bish·​op | \ ˈbi-shəp How to pronounce bishop (audio) \

Definition of bishop

 (Entry 1 of 3)

1 : one having spiritual or ecclesiastical supervision: such as
a : an Anglican, Eastern Orthodox, or Roman Catholic clergyman ranking above a priest, having authority to ordain and confirm, and typically governing a diocese
b : any of various Protestant clerical officials who superintend other clergy
c : a Mormon high priest presiding over a ward or over all other bishops and over the Aaronic priesthood
2 : either of two pieces of each color in a set of chessmen having the power to move diagonally across any number of adjoining unoccupied squares
3 : mulled port wine flavored with oranges and cloves


biographical name (1)
Bish·​op | \ ˈbi-shəp How to pronounce Bishop (audio) \

Definition of Bishop (Entry 2 of 3)

Elizabeth 1911–1979 American poet


biographical name (2)

Definition of Bishop (Entry 3 of 3)

J(ohn) Michael 1936–     American microbiologist

Keep scrolling for more

Did You Know?

The Old English word bisceop, from which we get our English word bishop, comes from the Latin word episcopus. Like many other Latin words connected with religion and the church, this was borrowed from Greek, the language in which the New Testament was written. The Greek word episkopos, meaning “overseer,” was first used for officials in government, and later came to be used for church leaders. In the Bible, bishop and priest were used to identify the same thing. It was much later when a bishop became overseer of a large district, or diocese.

Examples of bishop in a Sentence

Noun the Bishop of New York
Recent Examples on the Web: Noun Rodimer, 42, is the great-nephew of a New Jersey Catholic bishop named Frank Rodimer. Gilbert Garcia, San Antonio Express-News, "Garcia: Former wrestler is the wild card in congressional special election," 19 Mar. 2021 Vasco de Quiroga, a Spanish bishop who lived in Mexico during the early years of his home country’s colonial exploitation of the Americas, founded the church in the 16th century as part of a huatápera, or hospital complex. Nora Mcgreevy, Smithsonian Magazine, "Fire at 16th-Century Mexican Church Prompts Debate Over How to Protect Cultural Heritage," 18 Mar. 2021 He was hired despite having been frequently quoted defending a local bishop who was found guilty of a misdemeanor after shielding a priest who took pornographic pictures of girls. New York Times, "Josh Hawley Is ‘Not Going Anywhere.’ How Did He Get Here?," 7 Mar. 2021 Deep in the desert, a bishop was allegedly bludgeoned with a metal pipe. Washington Post, "Murder mystery inside Egyptian monastery stirs concerns for monk on death row," 27 Nov. 2020 Bishop Sedgwick Daniels, pastor of Holy Redeemer Church Of God In Christ in Milwaukee, and jurisdictional bishop of the Wisconsin First Jurisdiction. Niraj Warikoo, Detroit Free Press, "Detroit pastor J. Drew Sheard elected as national head of COGIC denomination, Dearborn pastor elected to board," 22 Mar. 2021 Cardinal Joseph Zen, the former bishop of Hong Kong and a longtime critic of Beijing, sat on a small stool. Timothy Mclaughlin, The Atlantic, "Hong Kong on Trial," 22 Mar. 2021 Diversions like the ridiculous bishop or the weird Rus storyline felt exactly like that: diversions from a meatier, more interesting story. Erik Kain, Forbes, "‘Vikings’ Series Finale Review: The Last Three Sons Of Ragnar Lothbrok," 21 Mar. 2021 Not even the United States Conference of Catholic Bishops has authority over any individual bishop. Steven P. Millies, The Conversation, "Catholic opinions on Johnson & Johnson vaccine highlight debate between hardliners on abortion and others in the church," 18 Mar. 2021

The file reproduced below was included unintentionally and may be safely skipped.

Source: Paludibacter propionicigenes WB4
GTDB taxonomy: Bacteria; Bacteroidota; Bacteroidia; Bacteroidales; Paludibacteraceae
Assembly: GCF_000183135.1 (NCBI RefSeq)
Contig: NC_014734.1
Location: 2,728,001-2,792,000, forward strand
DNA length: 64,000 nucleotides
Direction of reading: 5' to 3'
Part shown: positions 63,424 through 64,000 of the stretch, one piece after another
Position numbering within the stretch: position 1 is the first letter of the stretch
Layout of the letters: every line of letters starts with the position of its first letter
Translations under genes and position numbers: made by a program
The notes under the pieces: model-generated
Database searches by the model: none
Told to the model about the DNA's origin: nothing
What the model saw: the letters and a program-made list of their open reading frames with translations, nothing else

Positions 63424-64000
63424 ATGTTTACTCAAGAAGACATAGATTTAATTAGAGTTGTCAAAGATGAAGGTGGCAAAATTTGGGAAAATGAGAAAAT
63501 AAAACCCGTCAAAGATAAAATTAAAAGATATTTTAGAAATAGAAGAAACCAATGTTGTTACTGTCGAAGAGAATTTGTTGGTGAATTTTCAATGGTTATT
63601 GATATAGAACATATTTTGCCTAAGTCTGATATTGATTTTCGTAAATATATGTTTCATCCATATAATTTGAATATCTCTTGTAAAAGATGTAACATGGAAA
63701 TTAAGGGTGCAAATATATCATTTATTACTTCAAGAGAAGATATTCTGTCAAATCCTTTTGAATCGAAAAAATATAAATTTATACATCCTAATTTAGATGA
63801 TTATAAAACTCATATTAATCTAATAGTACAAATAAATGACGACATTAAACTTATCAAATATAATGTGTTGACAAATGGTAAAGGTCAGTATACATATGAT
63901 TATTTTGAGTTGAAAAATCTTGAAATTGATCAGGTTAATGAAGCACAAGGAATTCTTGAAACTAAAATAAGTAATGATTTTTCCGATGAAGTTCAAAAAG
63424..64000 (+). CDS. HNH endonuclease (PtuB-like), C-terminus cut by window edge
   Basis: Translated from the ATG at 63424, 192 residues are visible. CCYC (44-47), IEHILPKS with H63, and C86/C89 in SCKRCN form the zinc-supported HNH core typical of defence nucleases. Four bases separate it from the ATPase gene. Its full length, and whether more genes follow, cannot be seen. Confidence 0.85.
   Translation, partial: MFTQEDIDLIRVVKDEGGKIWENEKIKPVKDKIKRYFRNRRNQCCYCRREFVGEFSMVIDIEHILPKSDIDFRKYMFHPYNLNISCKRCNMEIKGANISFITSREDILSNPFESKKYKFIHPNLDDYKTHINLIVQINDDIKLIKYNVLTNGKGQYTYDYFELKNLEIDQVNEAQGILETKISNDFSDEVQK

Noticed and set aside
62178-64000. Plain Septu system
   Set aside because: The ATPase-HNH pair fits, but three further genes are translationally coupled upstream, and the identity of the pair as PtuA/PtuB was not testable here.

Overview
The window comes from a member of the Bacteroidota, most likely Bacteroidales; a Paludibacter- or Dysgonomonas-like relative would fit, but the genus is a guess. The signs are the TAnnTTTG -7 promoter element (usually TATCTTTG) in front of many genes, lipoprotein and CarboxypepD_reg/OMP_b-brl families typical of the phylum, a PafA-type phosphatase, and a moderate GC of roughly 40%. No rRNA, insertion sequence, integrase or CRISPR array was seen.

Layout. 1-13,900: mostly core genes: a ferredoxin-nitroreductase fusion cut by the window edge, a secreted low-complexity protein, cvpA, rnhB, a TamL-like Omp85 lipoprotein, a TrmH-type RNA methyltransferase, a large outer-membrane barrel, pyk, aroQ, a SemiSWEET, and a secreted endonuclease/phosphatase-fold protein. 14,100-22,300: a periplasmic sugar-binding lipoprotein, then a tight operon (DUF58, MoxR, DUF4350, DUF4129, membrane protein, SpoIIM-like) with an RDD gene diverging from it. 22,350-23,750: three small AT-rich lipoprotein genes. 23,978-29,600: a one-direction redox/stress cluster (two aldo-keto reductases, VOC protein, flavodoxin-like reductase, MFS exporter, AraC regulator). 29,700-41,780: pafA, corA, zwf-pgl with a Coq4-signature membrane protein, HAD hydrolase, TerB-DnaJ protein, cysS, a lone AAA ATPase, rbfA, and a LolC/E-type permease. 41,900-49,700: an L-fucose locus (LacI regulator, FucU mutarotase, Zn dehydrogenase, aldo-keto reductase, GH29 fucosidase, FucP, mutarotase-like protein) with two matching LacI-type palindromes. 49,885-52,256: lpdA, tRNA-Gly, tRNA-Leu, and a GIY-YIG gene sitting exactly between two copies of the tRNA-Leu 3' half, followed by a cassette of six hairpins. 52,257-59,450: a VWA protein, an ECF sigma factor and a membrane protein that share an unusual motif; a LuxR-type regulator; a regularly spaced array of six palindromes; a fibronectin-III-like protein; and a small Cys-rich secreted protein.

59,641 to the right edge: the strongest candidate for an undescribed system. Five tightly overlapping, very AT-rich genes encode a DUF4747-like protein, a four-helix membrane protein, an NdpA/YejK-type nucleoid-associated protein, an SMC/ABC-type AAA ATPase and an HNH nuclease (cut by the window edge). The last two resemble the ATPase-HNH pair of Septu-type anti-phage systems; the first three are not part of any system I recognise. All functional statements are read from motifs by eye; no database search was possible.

These example sentences are selected automatically from various online news sources to reflect current usage of the word 'bishop.' Views expressed in the examples do not represent the opinion of Merriam-Webster or its editors. Send us feedback.

See More

First Known Use of bishop


before the 12th century, in the meaning defined at sense 1

History and Etymology for bishop


Middle English bisshop, from Old English bisceop, from Late Latin episcopus, from Greek episkopos, literally, overseer, from epi- + skeptesthai to look — more at spy

Keep scrolling for more

Learn More about bishop

Time Traveler for bishop

Time Traveler

The first known use of bishop was before the 12th century

See more words from the same century

Statistics for bishop

Last Updated

9 Apr 2021

Cite this Entry

“Bishop.” Dictionary, Merriam-Webster, Accessed 10 Apr. 2021.

Style: MLA
MLACheck Mark Icon ChicagoCheck Mark Icon APACheck Mark Icon Merriam-WebsterCheck Mark Icon

Keep scrolling for more

More Definitions for bishop



English Language Learners Definition of bishop

: an official in some Christian religions who is ranked higher than a priest and who is usually in charge of church matters in a specific geographical area
: a piece in the game of chess that moves across the board at an angle


bish·​op | \ ˈbi-shəp How to pronounce bishop (audio) \

Kids Definition of bishop

1 : a member of the clergy of high rank
2 : a piece in the game of chess

Keep scrolling for more

Comments on bishop

What made you want to look up bishop? Please tell us where you read or heard it (including the quote, if possible).


Test Your Vocabulary

The Exceptions Quiz III

  • one green toy robot amidst many red toy robots
  • Which of these words does not mean "nonsense"?
Spell It

Can you spell these 10 commonly misspelled words?

Universal Daily Crossword

A daily challenge for crossword fanatics.

Love words? Need even more definitions?

Subscribe to America's largest dictionary and get thousands more definitions and advanced search—ad free!